Last year, Sydney Scott started a new Instagram account on a whim. Growing up in Baton Rouge, Louisiana, she loved riding horses and obsessively reading Man Repeller to keep close tabs on all things fashion, both fairly normal activities for a teenage girl. But, because of her size, she was repeatedly met with discrimination, judgements, and an overall sense that she didn’t belong, even when she was just trying to express herself.
Finally, fed up with the injustice of how she was so frequently singled out — whether it was in the equestrian world or just the world at large — she started @Ohhhhhhhhhhoney as a platform where she could vent and openly talk about her experiences living in a fat body, all while helping others dismantle the discrimination and they faced.
“Fashion is a community that has tried so hard to reject me, but I am so stubborn that I’ve tried to push past that,” she laughed when we talked over the phone several weeks ago about the consistent surge of growth her account has had over the course of the last year. Today, her platform has over 14,000 followers and counting, and her emphasis on fashion beyond the bounds of rail-thin models or the plus-size tent dresses of old have made her a must-follow for plenty of women — of all sizes — who are interested in her perspective.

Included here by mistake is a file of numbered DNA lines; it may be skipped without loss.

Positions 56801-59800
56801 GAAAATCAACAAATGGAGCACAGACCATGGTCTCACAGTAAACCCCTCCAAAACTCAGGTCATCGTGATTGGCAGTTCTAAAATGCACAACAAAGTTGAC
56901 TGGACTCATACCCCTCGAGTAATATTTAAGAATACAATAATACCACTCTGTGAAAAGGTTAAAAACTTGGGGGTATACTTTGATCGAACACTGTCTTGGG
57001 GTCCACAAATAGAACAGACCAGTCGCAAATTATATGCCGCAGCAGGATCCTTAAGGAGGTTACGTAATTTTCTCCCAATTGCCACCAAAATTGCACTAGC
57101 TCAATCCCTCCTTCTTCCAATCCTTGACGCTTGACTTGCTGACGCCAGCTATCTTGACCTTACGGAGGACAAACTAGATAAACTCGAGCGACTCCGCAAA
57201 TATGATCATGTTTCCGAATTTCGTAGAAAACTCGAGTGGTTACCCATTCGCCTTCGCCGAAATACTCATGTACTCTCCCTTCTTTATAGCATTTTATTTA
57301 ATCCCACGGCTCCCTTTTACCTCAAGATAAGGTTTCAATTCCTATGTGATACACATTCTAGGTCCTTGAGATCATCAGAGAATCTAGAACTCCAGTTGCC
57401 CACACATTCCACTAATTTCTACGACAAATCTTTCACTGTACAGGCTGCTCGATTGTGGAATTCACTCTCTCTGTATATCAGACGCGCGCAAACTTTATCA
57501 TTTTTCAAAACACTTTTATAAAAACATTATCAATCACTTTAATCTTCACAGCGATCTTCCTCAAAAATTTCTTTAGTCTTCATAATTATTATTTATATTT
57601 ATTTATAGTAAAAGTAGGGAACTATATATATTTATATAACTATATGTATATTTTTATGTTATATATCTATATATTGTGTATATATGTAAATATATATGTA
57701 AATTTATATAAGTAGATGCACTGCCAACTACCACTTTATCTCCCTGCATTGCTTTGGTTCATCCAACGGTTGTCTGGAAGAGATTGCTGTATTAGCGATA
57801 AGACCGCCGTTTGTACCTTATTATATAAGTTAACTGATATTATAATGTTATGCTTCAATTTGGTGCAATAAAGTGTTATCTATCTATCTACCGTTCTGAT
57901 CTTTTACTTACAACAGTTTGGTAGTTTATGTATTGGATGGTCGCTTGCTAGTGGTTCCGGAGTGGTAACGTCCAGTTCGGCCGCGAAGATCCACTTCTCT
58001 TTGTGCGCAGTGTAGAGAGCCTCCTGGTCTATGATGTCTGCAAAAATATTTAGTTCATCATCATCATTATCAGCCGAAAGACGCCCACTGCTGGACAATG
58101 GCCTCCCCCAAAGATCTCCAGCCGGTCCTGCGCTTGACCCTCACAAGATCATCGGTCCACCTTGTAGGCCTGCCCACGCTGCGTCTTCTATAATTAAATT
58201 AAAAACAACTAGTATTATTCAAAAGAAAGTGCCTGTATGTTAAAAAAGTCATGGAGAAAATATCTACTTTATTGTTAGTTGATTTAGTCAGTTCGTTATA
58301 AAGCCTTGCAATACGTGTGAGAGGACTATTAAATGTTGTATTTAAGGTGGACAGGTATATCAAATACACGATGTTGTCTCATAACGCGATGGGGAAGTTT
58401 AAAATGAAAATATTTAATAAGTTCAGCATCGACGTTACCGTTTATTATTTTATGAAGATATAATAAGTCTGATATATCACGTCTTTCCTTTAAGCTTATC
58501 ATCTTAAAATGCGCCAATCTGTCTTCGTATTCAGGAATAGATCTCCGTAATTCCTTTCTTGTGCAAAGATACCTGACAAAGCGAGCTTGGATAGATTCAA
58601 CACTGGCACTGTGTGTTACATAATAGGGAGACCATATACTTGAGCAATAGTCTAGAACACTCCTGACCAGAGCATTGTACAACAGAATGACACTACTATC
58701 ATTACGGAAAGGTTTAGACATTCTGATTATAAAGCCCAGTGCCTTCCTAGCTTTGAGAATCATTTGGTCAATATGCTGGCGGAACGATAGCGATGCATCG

“I genuinely never thought that this many people would follow me in the first place,” she continued. “But I’ve seen the overarching problem of the accessibility of plus-sized clothes as well as the imagery surrounding plus-size people. And I don’t feel completely pessimistic about it because back in 2013-2014, I didn’t see any images of women my size on social media. Today, I feel like that’s kind of what I’m surrounded with.”
Sydney is part of a growing community of plus-sized influencers (for lack of a better term), who post about their lived experiences and showcase what fat bodies actually look like on a daily basis, including stretch marks, analysis of what brands actually make size-inclusive clothing beyond sizes 14-16 (spoiler alert: not many), and frank discussions around how damaging and disordered diet culture can be. As it turns out, people are actually just as happy to look at bodies of this size as they are thin bodies — sometimes even more so. It’s such a relief to see a body that looks like mine, and how clothes fit on a real human being.
I found Sydney’s account during a time of reckoning with my own body. I had just quit my full-time job to launch this magazine, and was working on a freelance story about the stigma around belly fat, while trying to make sense of my own 50+ lbs gain a few years earlier. This change hit in my late twenties when I finally stopped using running as my own personal crash weight loss method and recognized that my relationship with exercise was just as disordered as any other binging or purging method.